"Qubit by Qubit: Building a better quantum computer," by Meher Antia and Peter G. Brown. The Sciences, May/June 1997, page 11.
Three years ago, AT&T Labs mathematician Peter Shor developed a "quantum computer" algorithm that could factor in a short period of time numbers 1,000 digits long---numbers far beyond the reach of conventional computers. Shor's work demonstrates the awesome potential of quantum computers, but their physical realization has remained elusive. A computer works by representing numbers and operations as strings of 0s and 1s. The idea of a quantum computer is to exploit the analogy between the "up or down" states in an atom's spin and the 0s and 1s of a computer. Attempts to do quantum computing on a single atom have proven difficult because of the problems associated with insulating the atom from its environment. This article describes the work of physicists Neil A. Gershenfeld and Isaac L. Chuang, who have attempted quantum computing with large collections of molecules, which provide a natural insulation for the atomic nuclei. They were able to exploit the redundancy of using many molecules, rather than a single atom.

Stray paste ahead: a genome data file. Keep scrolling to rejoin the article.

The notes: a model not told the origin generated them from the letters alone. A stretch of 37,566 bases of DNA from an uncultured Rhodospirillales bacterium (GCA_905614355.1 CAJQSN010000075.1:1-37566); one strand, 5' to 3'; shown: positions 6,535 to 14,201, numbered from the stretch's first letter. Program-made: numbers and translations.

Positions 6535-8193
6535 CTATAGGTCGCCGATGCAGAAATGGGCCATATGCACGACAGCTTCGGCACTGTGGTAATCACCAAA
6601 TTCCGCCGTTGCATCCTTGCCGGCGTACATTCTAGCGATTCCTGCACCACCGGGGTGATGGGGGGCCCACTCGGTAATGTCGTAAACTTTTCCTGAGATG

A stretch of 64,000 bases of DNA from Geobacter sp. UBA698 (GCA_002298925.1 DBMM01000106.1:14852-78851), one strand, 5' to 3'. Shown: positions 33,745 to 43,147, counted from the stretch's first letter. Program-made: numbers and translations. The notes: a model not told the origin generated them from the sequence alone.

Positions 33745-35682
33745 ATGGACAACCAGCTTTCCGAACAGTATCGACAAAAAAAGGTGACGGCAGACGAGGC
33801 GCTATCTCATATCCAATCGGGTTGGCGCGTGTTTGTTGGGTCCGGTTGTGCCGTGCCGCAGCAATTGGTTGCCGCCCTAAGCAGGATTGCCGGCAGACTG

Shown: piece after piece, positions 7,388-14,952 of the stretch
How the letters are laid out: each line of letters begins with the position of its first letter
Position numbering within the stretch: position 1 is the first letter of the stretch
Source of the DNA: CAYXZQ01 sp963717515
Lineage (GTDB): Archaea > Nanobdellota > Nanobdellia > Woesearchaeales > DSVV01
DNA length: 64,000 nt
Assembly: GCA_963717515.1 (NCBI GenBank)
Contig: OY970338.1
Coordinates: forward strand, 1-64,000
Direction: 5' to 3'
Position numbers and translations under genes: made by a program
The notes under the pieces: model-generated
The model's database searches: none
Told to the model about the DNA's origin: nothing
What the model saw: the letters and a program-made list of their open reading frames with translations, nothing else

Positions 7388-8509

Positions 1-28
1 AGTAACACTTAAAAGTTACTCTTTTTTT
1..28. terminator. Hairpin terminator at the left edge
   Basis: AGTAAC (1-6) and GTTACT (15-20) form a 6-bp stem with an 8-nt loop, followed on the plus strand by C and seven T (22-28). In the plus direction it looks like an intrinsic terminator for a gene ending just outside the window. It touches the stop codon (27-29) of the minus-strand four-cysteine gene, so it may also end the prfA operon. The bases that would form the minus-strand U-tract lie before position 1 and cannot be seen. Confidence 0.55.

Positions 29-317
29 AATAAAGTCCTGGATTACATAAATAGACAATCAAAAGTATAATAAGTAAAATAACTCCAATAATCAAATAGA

--- Allyn Jackson